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Last week marked the 20th anniversary of the death of Christopher Wallace, aka Biggie, aka The Notorious B.I.G., aka one of the most era-defining artists of hip-hop ever. His style continues to be emulated and imitated, and his lyrics are among the most commonly referenced by other MCs to date.
Among the more frequent homages to his work is citing one of his biggest hits “Mo Money Mo Problems,” a track about the proportional relationship between having a lot of money and having a lot of problems. At the time it was recorded, platinum-selling Biggie -- along with labelmate Ma$e and hitmaker extraordinaire Puff Daddy, who were also on the track -- knew the ills of fame and money all too well. Celebrity makes it hard to live a normal life, compromising everyday luxuries like being able to walk freely in public. Wealth breeds mistrust. It can turn longtime friends and relatives into sycophantic barnacles who cling to their famous acquaintances and wait to catch the financial scraps that fall from the table. Affluence is its own brand of chaos.
To most of us, though, the idea that being rich is problematic is a bit silly. For those of us who have had to grind through multiple jobs at the same time, who have had to sweat through conversations with landlords for an extra week to pay the rent, who can hardly remember the last time we were able to go on vacation, we would gladly trade our problems for being too rich to go to the mall without personal security.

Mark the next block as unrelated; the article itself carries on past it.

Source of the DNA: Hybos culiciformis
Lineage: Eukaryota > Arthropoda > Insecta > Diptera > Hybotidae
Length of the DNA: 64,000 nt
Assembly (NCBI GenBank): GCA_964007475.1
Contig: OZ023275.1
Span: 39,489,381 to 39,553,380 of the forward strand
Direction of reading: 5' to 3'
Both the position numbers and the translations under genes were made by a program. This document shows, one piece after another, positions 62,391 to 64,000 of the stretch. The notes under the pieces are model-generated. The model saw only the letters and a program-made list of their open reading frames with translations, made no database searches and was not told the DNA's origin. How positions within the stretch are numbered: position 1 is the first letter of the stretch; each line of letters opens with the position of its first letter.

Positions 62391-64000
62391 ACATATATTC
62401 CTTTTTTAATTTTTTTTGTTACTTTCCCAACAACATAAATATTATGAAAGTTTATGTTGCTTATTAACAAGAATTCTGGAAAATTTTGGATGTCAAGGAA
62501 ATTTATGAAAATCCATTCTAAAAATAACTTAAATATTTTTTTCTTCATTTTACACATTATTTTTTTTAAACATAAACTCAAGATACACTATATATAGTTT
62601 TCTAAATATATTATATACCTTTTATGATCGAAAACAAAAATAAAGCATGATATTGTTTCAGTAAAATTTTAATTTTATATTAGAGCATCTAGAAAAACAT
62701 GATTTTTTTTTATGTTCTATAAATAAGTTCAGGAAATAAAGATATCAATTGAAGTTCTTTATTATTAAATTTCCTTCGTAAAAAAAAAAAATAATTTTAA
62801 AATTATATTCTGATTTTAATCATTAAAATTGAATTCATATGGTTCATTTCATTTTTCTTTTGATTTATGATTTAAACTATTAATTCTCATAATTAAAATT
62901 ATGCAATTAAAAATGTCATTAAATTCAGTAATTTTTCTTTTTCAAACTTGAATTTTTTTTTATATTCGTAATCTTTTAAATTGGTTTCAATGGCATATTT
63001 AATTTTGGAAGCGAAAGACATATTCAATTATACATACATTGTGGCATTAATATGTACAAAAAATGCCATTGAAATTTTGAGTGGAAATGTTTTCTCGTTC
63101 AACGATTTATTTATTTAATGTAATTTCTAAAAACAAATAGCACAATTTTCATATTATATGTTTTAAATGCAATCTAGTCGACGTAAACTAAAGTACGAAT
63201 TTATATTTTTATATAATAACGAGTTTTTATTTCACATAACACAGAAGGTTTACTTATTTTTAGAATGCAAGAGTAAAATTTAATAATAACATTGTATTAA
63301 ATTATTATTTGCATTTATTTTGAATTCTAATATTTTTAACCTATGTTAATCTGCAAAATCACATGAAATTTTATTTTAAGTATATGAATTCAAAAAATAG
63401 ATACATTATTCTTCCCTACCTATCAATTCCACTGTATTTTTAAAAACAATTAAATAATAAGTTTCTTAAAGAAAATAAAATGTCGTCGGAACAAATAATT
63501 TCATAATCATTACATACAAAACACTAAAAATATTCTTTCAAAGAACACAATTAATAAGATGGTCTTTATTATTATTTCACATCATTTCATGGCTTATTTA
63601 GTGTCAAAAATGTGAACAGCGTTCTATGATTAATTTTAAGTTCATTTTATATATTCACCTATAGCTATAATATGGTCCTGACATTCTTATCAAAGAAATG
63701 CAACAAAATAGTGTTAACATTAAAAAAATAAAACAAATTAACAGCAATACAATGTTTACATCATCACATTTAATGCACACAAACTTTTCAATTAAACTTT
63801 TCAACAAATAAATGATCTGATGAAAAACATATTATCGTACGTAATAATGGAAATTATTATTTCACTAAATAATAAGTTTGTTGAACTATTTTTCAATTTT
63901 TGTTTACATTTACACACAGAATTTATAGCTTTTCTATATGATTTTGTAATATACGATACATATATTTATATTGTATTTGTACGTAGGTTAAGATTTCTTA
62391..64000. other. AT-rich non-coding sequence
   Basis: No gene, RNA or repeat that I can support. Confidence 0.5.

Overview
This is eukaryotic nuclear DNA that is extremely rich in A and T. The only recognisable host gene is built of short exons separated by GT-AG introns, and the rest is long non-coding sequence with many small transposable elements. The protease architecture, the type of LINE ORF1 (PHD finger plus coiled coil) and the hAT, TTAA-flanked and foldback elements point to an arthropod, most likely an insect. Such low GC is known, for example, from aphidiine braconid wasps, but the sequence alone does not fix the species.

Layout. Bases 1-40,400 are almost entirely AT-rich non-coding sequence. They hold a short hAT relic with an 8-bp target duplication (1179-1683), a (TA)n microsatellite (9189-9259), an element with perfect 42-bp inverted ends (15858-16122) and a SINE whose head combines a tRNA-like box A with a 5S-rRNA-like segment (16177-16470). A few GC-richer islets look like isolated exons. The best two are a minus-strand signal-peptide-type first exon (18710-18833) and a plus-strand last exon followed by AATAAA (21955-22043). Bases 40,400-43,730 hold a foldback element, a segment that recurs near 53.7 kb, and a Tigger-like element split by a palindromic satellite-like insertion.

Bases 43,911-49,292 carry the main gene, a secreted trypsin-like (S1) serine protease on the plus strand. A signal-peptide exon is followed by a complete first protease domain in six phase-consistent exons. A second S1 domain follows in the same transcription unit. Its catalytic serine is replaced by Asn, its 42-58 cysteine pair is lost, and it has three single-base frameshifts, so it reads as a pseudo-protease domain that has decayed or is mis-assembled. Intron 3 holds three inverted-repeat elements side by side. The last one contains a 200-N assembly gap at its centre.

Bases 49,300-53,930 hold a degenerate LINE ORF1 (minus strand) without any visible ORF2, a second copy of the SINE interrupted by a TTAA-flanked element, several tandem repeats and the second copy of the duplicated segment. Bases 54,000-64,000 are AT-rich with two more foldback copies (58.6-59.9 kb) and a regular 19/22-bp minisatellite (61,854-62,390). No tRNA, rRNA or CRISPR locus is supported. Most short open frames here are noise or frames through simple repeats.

Indeed, some problems are better than others. For Kelvin Gastelum, a 25-year-old on a three-fight winning streak that includes two consecutive TKOs, his problems are pretty ideal for the MMA world. Yet they are still problems nonetheless.
After he dominated Vitor Belfort in the UFC Fight Night 106 main event on Saturday in Brazil, fans and pundits alike voiced their wishes for Gastelum to stay at middleweight. He struggled too much to make welterweight, the argument goes, and he has looked so good at middleweight that there’s no real reason to put his body through that extra 15 pounds of cutting weight. There is truth to these claims, but they ignore the context of both the welterweight and middleweight divisions; Gastelum does not fight in a vacuum, and his future at both 170 pounds and 185 pounds have real pros and cons.
Here’s the rundown: Gastelum, “The Ultimate Fighter” Season 17 winner, is 9-2 overall in the Ultimate Fighting Championship. He is 4-0 at middleweight, 4-1 when he made weight for welterweight fights and 1-1 in catchweight bouts where he didn’t make weight. On the surface, to say he has performed better at middleweight is basically correct, though it’s a bit hyperbolic to emphasize that point since both of his losses have been narrow split decisions to top 10 opponents, including one against current champion Tyron Woodley -- a fight for which Gastelum was nine pounds overweight. Still, undefeated is undefeated, so mark that as a reason to stay at middleweight, if you must.
Here’s the problem with ending at those statistics, though: The quality of opposition that Gastelum has faced at 185 is vastly different than who he has fought at 170. The average age of Gastelum’s middleweight opponents is currently 36, compared to 32 for his welterweight fights. Mid-30s is typically the tipping point of a fighter’s prime. This is especially pertinent since two of Gastelum’s four middleweight opponents -- Belfort and Nate Marquardt -- started fighting before 2000. Furthermore, the combined UFC record of Gastelum’s middleweight opponents in the last five years is 17-21. His welterweight opponents have gone 30-21 in the same timespan. At the very least, the argument that Gastelum has fought better at middleweight deserves an asterisk.